Thinking outside the curve, part I: Modeling birthweight distribution

Richard Charnigo, Lorie W. Chesnut, Tony LoBianco, Russell S. Kirby

Research output: Contribution to journalArticlepeer-review

6 Scopus citations


Background: Greater epidemiologic understanding of the relationships among fetal-infant mortality and its prognostic factors, including birthweight, could have vast public health implications. A key step toward that understanding is a realistic and tractable framework for analyzing birthweight distributions and fetal-infant mortality. The present paper is the first of a two-part series that introduces such a framework.Methods: We propose describing a birthweight distribution via a normal mixture model in which the number of components is determined from the data using a model selection criterion rather than fixed a priori.Results: We address a number of methodological issues, including how the number of components selected depends on the sample size, how the choice of model selection criterion influences the results, and how estimates of mixture model parameters based on multiple samples from the same population can be combined to produce confidence intervals. As an illustration, we find that a 4-component normal mixture model reasonably describes the birthweight distribution for a population of white singleton infants born to heavily smoking mothers. We also compare this 4-component normal mixture model to two competitors from the existing literature: a contaminated normal model and a 2-component normal mixture model. In a second illustration, we discover that a 6-component normal mixture model may be more appropriate than a 4-component normal mixture model for a general population of black singletons.Conclusions: The framework developed in this paper avoids assuming the existence of an interval of birthweights over which there are no compromised pregnancies and does not constrain birthweights within compromised pregnancies to be normally distributed. Thus, the present framework can reveal heterogeneity in birthweight that is undetectable via a contaminated normal model or a 2-component normal mixture model.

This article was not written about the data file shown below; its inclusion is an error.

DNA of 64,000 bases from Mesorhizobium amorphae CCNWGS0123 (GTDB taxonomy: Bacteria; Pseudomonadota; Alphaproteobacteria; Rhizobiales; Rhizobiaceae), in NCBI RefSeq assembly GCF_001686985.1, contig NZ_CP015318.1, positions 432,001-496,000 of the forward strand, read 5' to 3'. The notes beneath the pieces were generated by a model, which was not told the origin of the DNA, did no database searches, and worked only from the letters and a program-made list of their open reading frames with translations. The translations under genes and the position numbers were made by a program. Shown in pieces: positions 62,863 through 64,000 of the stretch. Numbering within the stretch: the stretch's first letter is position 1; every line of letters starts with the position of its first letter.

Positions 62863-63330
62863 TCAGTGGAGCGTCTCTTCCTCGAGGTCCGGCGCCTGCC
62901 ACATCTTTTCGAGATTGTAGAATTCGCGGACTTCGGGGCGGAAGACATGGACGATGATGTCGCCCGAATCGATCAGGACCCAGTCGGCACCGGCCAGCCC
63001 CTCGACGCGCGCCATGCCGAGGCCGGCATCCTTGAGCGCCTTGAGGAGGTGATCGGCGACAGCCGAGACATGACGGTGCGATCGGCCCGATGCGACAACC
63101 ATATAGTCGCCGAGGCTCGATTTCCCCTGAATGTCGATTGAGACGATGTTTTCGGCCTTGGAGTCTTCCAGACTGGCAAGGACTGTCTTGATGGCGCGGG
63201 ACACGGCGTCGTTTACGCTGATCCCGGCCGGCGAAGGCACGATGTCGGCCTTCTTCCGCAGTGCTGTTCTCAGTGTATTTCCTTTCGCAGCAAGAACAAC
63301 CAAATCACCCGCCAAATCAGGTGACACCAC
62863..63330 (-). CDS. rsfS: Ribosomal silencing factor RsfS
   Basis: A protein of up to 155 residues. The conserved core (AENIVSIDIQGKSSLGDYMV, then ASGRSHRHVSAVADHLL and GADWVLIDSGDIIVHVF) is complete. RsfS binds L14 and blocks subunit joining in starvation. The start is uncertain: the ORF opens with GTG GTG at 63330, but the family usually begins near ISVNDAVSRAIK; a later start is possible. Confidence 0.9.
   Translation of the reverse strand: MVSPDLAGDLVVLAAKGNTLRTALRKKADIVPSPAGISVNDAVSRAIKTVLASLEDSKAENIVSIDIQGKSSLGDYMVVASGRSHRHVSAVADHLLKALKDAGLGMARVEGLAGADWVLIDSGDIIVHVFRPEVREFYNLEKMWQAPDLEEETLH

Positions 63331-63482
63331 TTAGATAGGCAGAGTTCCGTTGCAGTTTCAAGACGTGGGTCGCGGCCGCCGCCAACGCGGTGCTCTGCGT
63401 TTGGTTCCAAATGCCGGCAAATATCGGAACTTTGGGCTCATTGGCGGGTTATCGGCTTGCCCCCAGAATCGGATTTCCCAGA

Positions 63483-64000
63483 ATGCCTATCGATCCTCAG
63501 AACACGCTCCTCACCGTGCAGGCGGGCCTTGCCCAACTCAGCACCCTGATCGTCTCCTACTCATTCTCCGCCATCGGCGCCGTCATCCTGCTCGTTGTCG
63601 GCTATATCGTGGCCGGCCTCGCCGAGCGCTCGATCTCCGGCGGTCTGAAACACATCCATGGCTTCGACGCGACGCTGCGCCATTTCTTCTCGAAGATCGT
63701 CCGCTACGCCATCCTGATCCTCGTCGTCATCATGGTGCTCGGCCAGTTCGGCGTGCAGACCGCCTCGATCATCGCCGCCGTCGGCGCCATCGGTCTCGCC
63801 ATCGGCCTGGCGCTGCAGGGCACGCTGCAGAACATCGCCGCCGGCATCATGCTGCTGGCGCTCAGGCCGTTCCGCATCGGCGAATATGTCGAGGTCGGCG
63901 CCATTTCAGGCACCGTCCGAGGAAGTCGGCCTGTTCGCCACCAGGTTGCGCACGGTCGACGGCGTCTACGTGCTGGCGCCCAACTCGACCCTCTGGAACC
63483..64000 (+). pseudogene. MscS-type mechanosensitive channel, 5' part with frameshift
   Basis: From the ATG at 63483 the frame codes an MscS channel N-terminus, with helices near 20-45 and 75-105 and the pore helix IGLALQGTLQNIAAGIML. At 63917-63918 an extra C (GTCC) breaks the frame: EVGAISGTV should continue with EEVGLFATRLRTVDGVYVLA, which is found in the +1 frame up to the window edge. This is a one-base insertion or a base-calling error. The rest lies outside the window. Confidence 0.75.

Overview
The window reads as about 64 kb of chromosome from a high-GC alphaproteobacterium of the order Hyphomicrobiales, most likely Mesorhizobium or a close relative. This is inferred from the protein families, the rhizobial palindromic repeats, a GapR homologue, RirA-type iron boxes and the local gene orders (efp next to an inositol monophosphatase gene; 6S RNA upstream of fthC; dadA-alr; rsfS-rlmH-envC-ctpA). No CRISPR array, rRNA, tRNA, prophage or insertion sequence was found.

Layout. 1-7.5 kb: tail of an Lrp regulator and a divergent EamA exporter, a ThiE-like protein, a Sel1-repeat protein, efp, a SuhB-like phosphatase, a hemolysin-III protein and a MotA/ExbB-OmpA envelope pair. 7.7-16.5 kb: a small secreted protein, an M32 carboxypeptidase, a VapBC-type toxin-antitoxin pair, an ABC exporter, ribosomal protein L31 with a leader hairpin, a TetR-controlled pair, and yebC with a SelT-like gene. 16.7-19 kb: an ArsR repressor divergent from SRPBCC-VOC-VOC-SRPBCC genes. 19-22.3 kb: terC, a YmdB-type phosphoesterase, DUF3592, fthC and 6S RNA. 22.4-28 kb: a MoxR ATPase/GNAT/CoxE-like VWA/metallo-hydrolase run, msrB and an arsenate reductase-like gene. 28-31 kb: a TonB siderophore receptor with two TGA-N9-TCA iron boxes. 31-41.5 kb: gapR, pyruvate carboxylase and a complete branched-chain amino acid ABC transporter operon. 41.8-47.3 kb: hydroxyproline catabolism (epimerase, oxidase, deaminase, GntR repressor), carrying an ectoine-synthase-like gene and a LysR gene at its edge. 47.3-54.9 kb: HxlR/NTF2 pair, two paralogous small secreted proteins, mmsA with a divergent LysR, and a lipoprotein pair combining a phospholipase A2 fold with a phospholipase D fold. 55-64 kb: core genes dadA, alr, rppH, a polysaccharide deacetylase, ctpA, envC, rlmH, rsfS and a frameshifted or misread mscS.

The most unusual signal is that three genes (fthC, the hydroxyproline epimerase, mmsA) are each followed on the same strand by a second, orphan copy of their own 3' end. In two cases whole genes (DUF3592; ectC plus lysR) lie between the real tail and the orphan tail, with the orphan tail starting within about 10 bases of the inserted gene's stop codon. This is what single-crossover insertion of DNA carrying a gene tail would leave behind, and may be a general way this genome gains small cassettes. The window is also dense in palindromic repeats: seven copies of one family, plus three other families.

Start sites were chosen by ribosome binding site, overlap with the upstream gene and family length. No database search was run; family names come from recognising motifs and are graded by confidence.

Original languageEnglish
Article number37
JournalBMC Pregnancy and Childbirth
StatePublished - Jul 28 2010

ASJC Scopus subject areas

  • Obstetrics and Gynecology


Dive into the research topics of 'Thinking outside the curve, part I: Modeling birthweight distribution'. Together they form a unique fingerprint.

Cite this